10 December 2003 | copycat1025
Powerful tale from director Riccardo Freda.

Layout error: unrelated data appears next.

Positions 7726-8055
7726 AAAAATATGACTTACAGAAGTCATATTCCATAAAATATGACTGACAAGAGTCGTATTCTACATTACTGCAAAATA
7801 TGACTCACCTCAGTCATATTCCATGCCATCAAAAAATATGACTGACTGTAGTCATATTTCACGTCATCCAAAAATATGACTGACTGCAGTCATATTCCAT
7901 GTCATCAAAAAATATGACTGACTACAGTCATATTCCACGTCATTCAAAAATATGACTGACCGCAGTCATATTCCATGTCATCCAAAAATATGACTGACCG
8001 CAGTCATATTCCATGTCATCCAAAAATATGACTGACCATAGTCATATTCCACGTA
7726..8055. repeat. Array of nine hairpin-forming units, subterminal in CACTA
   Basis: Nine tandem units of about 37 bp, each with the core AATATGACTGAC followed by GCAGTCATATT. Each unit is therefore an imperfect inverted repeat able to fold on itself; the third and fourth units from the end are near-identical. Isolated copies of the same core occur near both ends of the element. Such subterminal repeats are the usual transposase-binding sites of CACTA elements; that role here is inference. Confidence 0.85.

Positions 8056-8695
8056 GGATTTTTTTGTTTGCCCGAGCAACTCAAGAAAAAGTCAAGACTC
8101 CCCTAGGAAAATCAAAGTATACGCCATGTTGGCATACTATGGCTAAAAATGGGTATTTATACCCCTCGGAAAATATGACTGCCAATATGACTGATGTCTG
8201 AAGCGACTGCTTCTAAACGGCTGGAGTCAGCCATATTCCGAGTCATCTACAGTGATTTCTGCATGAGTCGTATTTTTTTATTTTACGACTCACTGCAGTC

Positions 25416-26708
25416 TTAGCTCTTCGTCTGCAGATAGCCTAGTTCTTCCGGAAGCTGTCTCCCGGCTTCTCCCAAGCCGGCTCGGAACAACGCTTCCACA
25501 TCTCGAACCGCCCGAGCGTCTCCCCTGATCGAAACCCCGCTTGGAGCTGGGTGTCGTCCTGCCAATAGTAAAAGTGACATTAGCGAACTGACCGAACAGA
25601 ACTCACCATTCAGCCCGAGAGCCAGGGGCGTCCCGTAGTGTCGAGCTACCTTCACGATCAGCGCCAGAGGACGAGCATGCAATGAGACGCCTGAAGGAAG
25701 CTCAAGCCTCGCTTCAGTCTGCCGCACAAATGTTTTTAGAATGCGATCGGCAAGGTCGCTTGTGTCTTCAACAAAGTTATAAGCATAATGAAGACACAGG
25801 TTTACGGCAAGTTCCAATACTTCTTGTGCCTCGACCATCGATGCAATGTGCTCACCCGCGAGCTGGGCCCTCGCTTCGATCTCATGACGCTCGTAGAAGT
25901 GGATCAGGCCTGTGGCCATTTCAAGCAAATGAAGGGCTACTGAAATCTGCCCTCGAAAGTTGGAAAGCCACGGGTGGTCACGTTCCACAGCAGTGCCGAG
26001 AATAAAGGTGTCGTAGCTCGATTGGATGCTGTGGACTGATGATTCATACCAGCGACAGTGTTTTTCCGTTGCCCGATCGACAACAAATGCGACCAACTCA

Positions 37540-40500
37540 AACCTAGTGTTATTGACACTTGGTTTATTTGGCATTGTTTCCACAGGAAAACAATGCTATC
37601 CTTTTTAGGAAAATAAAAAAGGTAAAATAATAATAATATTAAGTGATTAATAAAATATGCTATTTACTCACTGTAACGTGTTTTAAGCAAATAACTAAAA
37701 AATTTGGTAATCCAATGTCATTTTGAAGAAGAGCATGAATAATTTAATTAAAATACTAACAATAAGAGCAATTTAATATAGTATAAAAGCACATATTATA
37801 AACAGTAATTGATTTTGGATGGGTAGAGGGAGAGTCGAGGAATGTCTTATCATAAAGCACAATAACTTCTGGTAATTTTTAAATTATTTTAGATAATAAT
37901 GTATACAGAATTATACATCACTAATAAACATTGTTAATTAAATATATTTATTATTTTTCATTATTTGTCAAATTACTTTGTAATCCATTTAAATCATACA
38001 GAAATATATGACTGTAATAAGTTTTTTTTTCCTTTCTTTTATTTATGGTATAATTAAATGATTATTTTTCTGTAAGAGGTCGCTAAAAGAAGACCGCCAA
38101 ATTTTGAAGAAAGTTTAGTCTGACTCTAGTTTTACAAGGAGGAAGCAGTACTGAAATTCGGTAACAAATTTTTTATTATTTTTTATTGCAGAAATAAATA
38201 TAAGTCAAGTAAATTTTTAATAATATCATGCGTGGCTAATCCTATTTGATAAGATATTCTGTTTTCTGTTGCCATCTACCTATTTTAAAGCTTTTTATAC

This is one of Riccardo Freda's most powerful films, and yet it remains largely unknown outside of Italy. Having never read Dante, I can't say whether this is a faithful rendering of the Count Ugolino story. However, I will say that this film is an excellent example of how Freda excels at the gradual building of suspense. The atmosphere throughout this film is thick and menacing, and the ending grim and pessimistic. It was probably this reason that caused the film to receive negative reviews in Italy. Gianna Maria Canale plays her role well, but the main characters, Carlo Ninchi and Peter Trent, steal the screen. Trent is perfect in his role as the villainous archbishop, who betrays the hapless Ugolino (Ninchi) after professing to be his friend. Ninchi is clearly taken aback by the treachery, and displays his acting talents with natural ability. In this film, Freda does not pay as much attention to visual effects as he does in his other films. The concentration here is on story and dialog. But there are some scenes in which Freda plays out his artistic sense. From the lavishly furnished chambers, to the thrilling outdoor photography, Freda makes careful use of light and shade effects, to create a film that is highly professional from a visual standpoint. Altogether, a very nice film, which may be watched more than once.